Everything about this movie makes it feel like you’re watching some elaborate joke. From the exchange student walking in and signing his name on the chem blackboard while all the girls stare in awe (no one is turned on by chemistry, just FYI), to the opening scenes of a father asking his three year old if she’d rather be a “normal” height or be able to have children. An entire club comprised of tall people, somehow designed to make Jodie feel better about her height.

This is a film that could have done a lot. It could have been used as a satirical piece exploring bulling and adversity amongst high school students, and it had the diverse cast (although granted they were all relegated to background roles) to really pull it off. Instead, it’s a half-hearted attempt to stay topical that actually makes light of real issues being faced by real people on a daily basis. Given that it’s been released during a time when marginalised communities – and teenagers in particular – are dealing with life-threatening issues every single day, to say it falls a bit flat is an understatement.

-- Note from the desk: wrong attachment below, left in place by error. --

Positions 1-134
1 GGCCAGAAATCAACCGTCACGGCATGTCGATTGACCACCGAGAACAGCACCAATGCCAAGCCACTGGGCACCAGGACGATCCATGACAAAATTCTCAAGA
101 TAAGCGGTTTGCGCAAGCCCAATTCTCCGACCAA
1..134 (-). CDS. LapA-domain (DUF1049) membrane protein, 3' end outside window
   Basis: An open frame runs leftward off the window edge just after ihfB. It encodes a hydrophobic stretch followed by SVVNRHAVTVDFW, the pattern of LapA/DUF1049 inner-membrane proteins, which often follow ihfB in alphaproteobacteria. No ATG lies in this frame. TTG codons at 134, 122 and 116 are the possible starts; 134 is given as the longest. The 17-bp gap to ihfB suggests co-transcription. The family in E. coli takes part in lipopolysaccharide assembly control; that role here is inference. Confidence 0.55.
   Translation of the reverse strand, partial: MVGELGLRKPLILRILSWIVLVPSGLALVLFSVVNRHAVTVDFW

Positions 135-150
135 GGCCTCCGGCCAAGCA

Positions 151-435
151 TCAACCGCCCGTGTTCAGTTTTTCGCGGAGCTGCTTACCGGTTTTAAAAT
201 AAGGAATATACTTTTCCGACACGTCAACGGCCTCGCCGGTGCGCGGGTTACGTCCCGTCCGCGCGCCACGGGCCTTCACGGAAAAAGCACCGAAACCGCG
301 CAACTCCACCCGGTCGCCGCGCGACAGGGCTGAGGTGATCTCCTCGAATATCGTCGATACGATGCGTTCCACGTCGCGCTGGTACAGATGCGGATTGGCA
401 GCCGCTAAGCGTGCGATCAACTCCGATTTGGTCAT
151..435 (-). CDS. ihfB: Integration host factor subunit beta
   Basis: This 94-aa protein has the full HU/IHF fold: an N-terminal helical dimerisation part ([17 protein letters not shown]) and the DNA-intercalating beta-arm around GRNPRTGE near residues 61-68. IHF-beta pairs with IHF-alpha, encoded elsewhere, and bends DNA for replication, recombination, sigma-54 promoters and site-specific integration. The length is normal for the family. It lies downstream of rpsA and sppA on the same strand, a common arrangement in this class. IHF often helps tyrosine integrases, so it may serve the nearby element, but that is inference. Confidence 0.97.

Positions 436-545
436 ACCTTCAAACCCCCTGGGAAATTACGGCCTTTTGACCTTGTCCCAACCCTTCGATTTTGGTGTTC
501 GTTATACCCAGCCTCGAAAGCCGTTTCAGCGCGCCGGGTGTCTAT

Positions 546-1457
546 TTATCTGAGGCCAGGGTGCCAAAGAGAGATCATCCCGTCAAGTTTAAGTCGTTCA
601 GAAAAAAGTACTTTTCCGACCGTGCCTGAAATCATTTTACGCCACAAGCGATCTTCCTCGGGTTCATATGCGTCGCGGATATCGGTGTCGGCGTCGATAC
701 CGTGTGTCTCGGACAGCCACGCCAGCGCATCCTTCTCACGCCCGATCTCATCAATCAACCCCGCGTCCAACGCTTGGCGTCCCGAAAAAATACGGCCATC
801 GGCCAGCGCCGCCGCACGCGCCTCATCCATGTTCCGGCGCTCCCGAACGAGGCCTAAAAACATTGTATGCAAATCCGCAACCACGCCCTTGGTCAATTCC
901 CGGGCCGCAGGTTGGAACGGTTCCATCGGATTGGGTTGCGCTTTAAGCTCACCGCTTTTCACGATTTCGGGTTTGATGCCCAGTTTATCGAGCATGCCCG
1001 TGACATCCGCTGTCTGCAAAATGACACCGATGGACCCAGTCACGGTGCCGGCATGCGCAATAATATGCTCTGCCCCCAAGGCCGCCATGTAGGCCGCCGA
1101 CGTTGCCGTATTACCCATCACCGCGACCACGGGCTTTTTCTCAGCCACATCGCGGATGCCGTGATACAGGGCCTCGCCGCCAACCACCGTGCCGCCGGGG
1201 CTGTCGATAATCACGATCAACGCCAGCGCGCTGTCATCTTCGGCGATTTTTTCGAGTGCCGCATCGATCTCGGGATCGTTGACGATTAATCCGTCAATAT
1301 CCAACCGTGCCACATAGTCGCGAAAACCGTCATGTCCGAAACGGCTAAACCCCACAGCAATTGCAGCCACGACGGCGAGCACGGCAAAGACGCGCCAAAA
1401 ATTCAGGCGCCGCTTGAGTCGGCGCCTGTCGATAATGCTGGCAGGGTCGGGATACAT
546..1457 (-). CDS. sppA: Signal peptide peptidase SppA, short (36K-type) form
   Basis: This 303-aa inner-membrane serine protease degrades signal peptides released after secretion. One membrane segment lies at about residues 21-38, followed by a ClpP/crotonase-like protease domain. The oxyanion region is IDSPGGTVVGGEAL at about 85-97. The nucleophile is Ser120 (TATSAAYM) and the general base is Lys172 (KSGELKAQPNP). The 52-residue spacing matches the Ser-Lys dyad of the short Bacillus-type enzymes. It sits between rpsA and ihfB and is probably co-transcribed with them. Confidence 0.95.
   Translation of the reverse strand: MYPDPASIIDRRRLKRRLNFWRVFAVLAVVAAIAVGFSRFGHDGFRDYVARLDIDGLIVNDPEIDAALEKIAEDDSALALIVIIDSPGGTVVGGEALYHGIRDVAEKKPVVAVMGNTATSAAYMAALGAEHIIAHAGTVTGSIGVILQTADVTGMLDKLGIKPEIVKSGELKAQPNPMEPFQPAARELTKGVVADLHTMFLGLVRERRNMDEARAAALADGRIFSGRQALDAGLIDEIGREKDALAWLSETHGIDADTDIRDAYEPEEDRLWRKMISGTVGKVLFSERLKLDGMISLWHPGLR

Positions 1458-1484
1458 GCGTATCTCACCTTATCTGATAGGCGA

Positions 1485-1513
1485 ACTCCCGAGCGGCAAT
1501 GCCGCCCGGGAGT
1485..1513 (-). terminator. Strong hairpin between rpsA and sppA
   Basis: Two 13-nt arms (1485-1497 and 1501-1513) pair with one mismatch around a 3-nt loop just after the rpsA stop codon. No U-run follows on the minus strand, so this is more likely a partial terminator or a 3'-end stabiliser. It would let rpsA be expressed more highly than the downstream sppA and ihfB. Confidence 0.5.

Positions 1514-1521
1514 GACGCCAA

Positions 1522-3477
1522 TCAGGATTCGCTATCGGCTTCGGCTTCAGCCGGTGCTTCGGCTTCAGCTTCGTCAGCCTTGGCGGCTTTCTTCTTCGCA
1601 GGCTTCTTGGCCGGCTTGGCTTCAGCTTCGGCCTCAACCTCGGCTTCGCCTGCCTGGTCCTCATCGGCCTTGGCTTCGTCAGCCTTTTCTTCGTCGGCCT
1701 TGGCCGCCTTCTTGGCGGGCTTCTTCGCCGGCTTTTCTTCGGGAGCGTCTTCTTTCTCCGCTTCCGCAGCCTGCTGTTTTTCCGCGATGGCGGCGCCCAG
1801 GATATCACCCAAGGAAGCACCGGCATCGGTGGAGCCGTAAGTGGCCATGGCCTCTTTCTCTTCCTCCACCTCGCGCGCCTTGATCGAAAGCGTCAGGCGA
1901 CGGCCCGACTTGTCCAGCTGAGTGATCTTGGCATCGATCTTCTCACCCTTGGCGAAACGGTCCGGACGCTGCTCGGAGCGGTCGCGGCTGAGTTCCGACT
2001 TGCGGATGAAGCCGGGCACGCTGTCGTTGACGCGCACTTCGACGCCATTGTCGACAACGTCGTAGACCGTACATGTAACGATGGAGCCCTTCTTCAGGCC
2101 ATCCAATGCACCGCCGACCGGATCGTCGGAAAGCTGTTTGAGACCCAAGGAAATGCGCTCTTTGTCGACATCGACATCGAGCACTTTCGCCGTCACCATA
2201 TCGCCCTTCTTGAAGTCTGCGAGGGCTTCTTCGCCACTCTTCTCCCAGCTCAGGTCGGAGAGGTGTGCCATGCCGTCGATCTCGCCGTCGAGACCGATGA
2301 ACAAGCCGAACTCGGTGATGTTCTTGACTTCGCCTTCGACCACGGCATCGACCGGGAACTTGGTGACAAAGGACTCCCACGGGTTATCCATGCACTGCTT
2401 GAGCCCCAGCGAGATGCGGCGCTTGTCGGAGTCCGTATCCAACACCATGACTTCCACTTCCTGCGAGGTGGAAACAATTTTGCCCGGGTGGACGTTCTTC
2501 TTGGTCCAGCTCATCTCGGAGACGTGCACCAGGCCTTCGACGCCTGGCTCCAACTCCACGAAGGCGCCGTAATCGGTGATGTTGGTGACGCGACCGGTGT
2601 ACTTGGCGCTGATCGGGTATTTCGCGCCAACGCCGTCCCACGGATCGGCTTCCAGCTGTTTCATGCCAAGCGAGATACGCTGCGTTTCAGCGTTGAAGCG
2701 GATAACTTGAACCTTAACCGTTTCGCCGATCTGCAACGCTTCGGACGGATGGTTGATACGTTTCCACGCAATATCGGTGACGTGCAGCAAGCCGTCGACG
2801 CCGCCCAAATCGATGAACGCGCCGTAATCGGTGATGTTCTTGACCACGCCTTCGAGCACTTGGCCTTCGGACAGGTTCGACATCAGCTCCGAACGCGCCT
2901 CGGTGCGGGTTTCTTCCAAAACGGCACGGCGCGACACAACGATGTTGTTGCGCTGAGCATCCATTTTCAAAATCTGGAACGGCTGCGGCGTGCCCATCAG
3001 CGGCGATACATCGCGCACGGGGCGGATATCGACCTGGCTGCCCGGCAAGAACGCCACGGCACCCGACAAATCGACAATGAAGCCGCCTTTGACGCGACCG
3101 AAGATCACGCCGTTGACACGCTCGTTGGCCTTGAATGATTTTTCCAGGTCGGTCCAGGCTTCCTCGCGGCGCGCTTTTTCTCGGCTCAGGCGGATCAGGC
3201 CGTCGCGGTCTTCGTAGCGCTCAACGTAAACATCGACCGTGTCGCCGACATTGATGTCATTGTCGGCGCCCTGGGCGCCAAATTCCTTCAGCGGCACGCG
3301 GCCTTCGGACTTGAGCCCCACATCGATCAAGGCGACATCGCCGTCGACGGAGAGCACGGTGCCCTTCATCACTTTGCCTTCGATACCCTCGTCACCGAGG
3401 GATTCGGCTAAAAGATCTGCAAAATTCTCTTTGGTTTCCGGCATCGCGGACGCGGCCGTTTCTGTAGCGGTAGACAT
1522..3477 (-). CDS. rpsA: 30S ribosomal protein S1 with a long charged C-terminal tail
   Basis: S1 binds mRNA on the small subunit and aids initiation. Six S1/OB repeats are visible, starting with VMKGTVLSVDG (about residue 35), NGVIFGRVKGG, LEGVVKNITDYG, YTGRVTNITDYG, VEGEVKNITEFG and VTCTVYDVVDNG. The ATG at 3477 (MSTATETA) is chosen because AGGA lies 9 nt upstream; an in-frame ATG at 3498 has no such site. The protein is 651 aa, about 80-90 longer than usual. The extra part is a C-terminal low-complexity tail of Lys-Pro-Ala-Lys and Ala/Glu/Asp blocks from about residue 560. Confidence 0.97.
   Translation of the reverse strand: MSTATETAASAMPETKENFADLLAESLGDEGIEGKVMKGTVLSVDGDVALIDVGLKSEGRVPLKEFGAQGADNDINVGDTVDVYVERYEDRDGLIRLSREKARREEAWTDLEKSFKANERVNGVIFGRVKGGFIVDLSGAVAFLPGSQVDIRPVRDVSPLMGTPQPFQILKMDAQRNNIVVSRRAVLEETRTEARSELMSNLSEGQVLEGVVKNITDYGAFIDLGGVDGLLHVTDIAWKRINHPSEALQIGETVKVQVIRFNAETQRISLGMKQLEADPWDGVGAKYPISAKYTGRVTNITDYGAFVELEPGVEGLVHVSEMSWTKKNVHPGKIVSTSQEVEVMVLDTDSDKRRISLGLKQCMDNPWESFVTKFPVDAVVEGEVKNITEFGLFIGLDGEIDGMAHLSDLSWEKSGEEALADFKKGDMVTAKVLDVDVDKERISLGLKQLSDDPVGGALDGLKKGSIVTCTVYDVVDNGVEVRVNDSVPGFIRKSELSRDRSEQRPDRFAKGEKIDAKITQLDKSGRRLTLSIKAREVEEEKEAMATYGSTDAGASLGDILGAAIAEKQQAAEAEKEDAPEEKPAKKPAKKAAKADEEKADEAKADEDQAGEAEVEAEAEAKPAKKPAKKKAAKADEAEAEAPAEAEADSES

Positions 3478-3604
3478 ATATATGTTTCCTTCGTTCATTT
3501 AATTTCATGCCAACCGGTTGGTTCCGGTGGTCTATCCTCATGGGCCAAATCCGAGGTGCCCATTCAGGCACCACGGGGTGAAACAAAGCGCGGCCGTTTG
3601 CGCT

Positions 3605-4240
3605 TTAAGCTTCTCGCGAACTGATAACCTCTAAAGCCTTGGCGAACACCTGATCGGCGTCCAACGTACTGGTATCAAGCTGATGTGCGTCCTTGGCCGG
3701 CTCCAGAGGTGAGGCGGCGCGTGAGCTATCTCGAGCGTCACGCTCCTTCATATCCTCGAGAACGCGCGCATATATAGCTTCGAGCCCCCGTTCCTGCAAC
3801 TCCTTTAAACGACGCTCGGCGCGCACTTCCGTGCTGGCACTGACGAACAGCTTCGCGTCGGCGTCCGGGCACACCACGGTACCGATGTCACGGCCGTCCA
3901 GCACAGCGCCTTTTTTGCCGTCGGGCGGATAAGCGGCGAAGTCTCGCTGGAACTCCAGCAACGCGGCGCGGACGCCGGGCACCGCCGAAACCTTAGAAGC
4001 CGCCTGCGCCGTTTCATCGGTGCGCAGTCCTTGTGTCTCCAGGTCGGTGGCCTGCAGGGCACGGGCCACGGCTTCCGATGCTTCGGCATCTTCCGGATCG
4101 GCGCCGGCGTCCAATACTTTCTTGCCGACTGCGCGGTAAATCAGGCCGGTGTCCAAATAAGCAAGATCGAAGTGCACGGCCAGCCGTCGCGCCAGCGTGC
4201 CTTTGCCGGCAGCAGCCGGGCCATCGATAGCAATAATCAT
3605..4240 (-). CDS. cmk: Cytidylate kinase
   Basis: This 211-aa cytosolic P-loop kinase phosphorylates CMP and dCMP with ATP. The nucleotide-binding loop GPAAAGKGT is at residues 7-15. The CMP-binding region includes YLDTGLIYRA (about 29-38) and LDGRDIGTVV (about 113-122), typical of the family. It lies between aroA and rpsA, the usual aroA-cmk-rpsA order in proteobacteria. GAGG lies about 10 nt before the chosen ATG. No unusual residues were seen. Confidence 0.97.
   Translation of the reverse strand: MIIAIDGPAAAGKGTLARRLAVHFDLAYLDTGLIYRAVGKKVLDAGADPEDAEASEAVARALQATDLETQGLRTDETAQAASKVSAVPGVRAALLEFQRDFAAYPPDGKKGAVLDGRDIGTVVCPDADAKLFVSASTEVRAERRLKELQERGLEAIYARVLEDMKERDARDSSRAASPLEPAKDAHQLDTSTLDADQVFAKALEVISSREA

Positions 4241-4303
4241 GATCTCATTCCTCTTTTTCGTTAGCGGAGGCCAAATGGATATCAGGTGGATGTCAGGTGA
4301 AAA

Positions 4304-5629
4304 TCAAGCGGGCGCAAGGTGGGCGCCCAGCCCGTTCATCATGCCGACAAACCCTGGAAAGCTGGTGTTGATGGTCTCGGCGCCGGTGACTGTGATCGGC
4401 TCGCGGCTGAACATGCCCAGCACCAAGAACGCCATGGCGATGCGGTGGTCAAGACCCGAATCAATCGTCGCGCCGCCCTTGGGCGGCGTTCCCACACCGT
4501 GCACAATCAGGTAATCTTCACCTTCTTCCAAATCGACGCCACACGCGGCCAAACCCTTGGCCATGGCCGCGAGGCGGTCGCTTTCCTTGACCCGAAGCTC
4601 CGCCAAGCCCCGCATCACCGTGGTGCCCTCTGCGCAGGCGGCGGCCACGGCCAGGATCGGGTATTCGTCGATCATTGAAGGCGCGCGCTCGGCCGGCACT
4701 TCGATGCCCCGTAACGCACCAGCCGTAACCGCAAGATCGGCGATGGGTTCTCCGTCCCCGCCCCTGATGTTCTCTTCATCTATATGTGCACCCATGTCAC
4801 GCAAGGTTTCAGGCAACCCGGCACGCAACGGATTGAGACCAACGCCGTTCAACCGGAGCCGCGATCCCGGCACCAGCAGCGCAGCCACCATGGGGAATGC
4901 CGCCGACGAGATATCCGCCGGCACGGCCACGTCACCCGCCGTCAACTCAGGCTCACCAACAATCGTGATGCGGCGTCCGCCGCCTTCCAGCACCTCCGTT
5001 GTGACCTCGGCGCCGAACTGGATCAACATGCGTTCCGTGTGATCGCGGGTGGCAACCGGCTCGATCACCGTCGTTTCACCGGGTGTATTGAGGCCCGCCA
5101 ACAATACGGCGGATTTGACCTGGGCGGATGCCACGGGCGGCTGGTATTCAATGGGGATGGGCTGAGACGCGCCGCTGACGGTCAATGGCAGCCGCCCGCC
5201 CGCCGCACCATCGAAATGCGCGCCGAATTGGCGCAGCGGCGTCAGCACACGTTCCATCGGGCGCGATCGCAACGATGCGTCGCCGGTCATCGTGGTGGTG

Do not even get me started on the fact that there are subtitles for the word ciao at the end.

Alex Wright

I’m a freelance writer and digital artist working in marketing and social media. I’m an avid animal lover, protector of bees, flexi-vegan (don’t ask) and a self-proclaimed feminist queen. You’ll probably find me standing awkwardly at the bar getting a little too drunk during social events.

No Comments

Sorry, the comment form is closed at this time.

JOIN
THE
CULT

We’ll keep you up to date on hot topics and industry news. You’ll be kept up to date on a need to know basis on all things culture, you won’t want to leave… Subscribe now!